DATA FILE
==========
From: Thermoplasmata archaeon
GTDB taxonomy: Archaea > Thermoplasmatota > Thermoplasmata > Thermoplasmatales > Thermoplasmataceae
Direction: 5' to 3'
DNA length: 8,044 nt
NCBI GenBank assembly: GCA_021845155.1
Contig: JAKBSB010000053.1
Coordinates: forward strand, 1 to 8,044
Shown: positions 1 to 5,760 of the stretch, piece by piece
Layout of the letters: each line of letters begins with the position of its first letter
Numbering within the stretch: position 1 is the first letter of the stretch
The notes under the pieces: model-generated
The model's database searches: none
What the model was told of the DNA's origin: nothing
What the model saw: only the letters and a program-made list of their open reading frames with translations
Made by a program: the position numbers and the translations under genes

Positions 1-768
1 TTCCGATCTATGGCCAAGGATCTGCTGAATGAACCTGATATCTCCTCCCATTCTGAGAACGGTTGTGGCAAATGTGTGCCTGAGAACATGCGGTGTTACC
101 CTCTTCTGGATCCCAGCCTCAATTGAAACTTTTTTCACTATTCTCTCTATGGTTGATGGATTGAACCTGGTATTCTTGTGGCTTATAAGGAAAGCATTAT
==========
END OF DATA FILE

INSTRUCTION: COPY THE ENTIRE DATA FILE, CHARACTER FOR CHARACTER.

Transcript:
From: Thermoplasmata archaeon
GTDB taxonomy: Archaea > Thermoplasmatota > Thermoplasmata > Thermoplasmatales > Thermoplasmataceae
Direction: 5' to 3'
DNA length: 8,044 nt
NCBI GenBank assembly: GCA_021845155.1
Contig: JAKBSB010000053.1
Coordinates: forward strand, 1 to 8,044
Shown: positions 1 to 5,760 of the stretch, piece by piece
Layout of the letters: each line of letters begins with the position of its first letter
Numbering within the stretch: position 1 is the first letter of the stretch
The notes under the pieces: model-generated
The model's database searches: none
What the model was told of the DNA's origin: nothing
What the model saw: only the letters and a program-made list of their open reading frames with translations
Made by a program: the position numbers and the translations under genes

Positions 1-768
1 TTCCGATCTATGGCCAAGGATCTGCTGAATGAACCTGATATCTCCTCCCATTCTGAGAACGGTTGTGGCAAATGTGTGCCTGAGAACATGCGGTGTTACC
101 CTCTTCTGGATCCCAGCCTCAATTGAAACTTTTTTCACTATTCTCTCTATGGTTGATGGATTGAACCTGGTATTCTTGTGGCTTATAAGGAAAGCATTAT